Treatments with estrogens and progestogens are suspected of causing vascular complications either directly or by metabolic consequences. Although many studies have demonstrated an increased incidence of arterial and deep venous thrombosis, since 1970 the dose of estrogens and progesterones have been lowered with a proportional lowering of side effects. After classification of estrogens and progestogens, we studied their peripheral vascular effects. In our study, we demonstrated that the effects of estroprogestogen treatment on the superficial venous system depend on the dose of estrogen and progestogen.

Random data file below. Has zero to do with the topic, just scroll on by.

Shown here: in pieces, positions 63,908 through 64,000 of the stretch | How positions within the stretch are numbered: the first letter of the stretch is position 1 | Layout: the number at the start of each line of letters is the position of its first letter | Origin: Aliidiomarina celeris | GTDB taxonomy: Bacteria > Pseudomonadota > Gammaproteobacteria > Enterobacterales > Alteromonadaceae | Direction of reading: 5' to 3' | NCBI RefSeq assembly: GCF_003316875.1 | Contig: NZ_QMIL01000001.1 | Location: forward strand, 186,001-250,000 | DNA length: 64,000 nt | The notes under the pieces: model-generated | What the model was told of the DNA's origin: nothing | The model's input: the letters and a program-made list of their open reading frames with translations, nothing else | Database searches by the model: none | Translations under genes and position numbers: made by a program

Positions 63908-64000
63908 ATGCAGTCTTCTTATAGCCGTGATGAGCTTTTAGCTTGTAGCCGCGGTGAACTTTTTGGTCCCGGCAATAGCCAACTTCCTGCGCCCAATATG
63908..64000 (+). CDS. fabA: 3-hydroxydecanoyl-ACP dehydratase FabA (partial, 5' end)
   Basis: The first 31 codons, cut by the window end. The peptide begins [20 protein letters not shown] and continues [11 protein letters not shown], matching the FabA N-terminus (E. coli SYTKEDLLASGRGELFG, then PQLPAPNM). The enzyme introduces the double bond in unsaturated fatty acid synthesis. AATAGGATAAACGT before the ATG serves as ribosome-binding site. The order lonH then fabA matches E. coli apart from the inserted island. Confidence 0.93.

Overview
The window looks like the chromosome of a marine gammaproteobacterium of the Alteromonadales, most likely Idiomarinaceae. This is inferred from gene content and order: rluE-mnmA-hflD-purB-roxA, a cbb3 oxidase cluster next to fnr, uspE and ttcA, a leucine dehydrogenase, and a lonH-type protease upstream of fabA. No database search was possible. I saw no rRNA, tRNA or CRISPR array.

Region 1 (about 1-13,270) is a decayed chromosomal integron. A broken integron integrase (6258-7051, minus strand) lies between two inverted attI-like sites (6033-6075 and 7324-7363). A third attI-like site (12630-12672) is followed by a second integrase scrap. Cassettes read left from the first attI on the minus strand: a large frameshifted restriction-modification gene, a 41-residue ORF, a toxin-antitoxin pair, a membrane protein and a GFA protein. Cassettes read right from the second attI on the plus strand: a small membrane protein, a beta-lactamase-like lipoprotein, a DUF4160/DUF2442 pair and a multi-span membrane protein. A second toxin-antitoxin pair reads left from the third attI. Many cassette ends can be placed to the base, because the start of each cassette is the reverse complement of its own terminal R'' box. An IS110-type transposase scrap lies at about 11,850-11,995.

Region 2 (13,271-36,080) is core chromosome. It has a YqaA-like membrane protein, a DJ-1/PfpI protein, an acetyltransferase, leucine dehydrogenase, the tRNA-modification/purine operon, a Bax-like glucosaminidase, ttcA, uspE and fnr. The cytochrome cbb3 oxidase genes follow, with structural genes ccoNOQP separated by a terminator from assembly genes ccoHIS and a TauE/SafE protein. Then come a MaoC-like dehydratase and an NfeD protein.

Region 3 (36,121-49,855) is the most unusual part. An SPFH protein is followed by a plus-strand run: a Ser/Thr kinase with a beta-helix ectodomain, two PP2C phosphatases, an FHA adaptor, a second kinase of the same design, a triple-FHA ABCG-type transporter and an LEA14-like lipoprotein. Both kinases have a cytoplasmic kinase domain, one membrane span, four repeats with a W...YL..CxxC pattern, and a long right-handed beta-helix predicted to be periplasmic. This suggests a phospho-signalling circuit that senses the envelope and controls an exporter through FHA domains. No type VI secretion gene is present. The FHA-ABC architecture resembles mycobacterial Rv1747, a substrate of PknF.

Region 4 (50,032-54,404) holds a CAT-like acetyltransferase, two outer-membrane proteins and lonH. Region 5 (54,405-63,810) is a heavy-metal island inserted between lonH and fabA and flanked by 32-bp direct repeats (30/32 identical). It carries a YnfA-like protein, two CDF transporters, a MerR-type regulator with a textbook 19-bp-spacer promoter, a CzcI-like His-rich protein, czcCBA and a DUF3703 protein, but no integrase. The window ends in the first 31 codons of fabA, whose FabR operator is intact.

PIP: Physicians examined the charts of 2295 21-40 year old oral contraceptive (OC) users who presented at 2 hospitals in France with venous disorders to determine the effect of various OCs on the functional symptomatology of venous disorders. The hospitals are the Hospital Notre Dame du Bon Secours in Paris and the Hospital Beaujon in Clichy. The various symptoms have existed between more than 1 year and greater than 3 years. The women used OCs with either a monophsic, biphasic, or triphasic minimal dose (304-40 mcg estrogen and 0.15-1 mg progestogen) or a monophasic normal dose (50 mcg estrogen and 500 mg progestogen). Over the course of OC use, the normal dose OC caused more significant intensity of heaviness, pain, and abnormal sensation (e.g., burning, prickling, or formication) than the minimal dose OCs. Other symptoms examined but not significantly affected by estrogen and progestogen dose are cramps and edema. These results and the fact that functional symptomatology appears several years before dilatation with or without reflux of the saphenous veins and other varices indicate that estrogens, progestogens, or their associative action facilitate varicose vein development in individuals with factors which predispose them to vascular disorders (familial history, prolonged standing, obesity, and sedentary). They also aggravate the superficial venous state in these patients.